Zacatecas History

Because of the contrasting geography that is characteristic in the Zacatecas territory, it established two very different pre-Hispanic societies: Nomad tribes used to live in the desert zone of the plateau in this region of Mexico and they used to gather plants and practiced hunting, and in the high lands, with better irrigation, sedentary tribes practiced agriculture. It was between 600 – 400 b. C., when the agricultural customs of the tribes from Guanajuato bloomed it was the foundation of all the sedentary tribes that later became Zacatecas

The Chichimecan Indians in this zone were violent Zacatecos, Tecuexes, Guachichiles and Cazcanes. Some of these groups had farming groups, fact that didn’t change their nomad status, which gives us reference of a strong cultural and commercial exchange between nomads and sedentary tribes, because they used to be suppliers of animal skins, metals, pottery objects and “peyote”. However, it wasn’t always a peaceful exchange, especially in bad crop seasons.
In 1531, the Spanish conquerors first arrived to Nochistlán, cazcanes y texcues and first made contact with the foreigners. After that, in 1546, in the zone known today as “Civilizer of the North”, the city of Zacatecas was build by the Spaniard Juan de Tolosa. Zacatecas, which means “place of abundant grass” (Grass in Spanish is “zacate”).
Despite of the great resistance given by the war tribes of this region, the developing of all the mining system resulted in the transformation of the old desert landscape, into a one of the main economic and social centers of all the Spanish Conquer, only behind Mexico City, base operations of the New Spain.
One of the greatest Indian rebellions that the Spanish had to deal with was against the Cazcanes Indians, in the XVI Century. The rebels, lead by their Tenamaxtle, fought for independence that would give them the opportunity to go back to their old way of life, and also, they believed that victory would give them immortality. After bloody fights, with many Spanish casualties, the Viceroy himself had to come and take the battle into his own hands overcoming in the famous battle of Mixtón.

The benefits obtained from the complex process of silver extraction in the Zacatecas mines provided the development of the entire entity. The construction of numerous communication and transportation vias was necessary to take the precious metal to the center of New Spain, in addition the rest of the villas were to sub minister the necessary food to Zacatecas. The consequent development of the middle points of the roads towards Zacatecas contributed to the flourishing of the Mexican Bay.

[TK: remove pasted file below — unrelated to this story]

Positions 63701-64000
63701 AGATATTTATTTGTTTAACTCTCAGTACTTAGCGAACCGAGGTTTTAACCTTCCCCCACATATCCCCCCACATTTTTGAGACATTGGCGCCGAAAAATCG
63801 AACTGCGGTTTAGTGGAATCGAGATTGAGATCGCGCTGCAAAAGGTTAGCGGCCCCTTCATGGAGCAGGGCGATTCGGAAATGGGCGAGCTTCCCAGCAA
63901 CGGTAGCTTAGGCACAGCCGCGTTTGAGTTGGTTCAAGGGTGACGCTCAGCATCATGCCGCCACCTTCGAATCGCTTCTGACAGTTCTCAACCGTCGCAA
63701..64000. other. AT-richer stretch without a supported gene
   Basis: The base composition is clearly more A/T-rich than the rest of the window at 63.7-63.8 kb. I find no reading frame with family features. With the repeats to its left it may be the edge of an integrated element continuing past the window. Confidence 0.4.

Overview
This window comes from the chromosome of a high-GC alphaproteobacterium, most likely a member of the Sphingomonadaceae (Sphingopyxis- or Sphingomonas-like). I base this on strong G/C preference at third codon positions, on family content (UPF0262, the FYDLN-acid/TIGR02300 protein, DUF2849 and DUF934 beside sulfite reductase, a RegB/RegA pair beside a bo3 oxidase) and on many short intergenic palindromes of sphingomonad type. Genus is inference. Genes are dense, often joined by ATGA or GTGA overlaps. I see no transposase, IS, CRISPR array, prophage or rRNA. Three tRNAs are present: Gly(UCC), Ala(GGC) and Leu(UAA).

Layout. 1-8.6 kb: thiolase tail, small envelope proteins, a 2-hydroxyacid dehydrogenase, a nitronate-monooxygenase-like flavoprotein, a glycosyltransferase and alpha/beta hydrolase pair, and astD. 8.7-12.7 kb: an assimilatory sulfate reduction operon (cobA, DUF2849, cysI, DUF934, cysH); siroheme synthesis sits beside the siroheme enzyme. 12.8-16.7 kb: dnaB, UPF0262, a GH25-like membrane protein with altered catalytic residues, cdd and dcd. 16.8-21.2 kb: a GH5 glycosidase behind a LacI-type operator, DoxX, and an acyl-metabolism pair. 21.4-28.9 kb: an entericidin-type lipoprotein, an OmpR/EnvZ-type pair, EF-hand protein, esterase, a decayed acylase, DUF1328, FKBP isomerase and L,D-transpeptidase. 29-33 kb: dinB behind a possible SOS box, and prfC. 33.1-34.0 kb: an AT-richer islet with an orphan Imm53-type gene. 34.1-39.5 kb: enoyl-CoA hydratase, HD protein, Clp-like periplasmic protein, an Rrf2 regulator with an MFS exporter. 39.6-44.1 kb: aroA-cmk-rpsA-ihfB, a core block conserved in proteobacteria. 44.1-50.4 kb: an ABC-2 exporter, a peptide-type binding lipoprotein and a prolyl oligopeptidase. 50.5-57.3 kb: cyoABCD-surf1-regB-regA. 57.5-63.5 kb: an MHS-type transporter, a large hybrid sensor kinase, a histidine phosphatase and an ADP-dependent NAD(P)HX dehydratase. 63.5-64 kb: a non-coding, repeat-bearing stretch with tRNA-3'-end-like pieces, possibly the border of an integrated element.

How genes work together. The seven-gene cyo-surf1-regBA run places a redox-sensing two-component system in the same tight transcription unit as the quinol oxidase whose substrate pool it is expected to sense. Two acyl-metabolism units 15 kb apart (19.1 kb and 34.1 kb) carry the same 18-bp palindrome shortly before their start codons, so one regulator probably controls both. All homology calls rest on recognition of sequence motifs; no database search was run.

At the beginning of the XIX century, the conditions for the Mexican independence were given in Zacatecas. The province proposed to the Government board the adoption of the division of power between the Executive and Legislative, and representation through courts.

Once the battle had begun, in 1810 the strength of the realists was able to take control of the province, for which its chiefs had to move to another territory to continue with the movement.

In 1823, the province of Zacatecas declared the state of Mexico a free and sovereign state. The state constitution was signed two years later in 1825.

At this same time, the Zacatecas governor Francisco Garcia Salinas, whose alias was Tata Pachito, was one of the most important state directors in the life of the state. Thanks to his innovative methods of investing, the production of the mines was the highest in the whole XIX century, making Zacatecas into a powerful state not only economically but also politically.

The strong opinion of the experienced political leaders of Zacatecas provoked the invasion of General Antonio Lopez de Santa Anna in 1832. Later during the French invasion, the liberal zacateca people defended their home until 1864 when the imperialist troops defeated them.

During this time, the installing of railroads along the state unmerited the strategic place of Zacatecas and its mines. At the end of the century this resulted in the ruralization of the Zacatecas population, for the mine activity being in crisis as it was, caused the workers to move south in search of labor. In these times typhoid and smallpox became strong in the state’s population.

At the beginning of the Mexican Revolution, numerous people supported the succession. Jose Luis Moya, fought fervently toward this objective. Once it was reached, the Zacateca people began to notice it was not about changes in the economic and social conditions, which initiated the second phase of the revolutionary battle, which meant change in the earth’s property, the establishing of labor, minimum wage, etc… In this second phase, Panfilo Natera, Martin Triana and Gertrudis Sanchez stand out.

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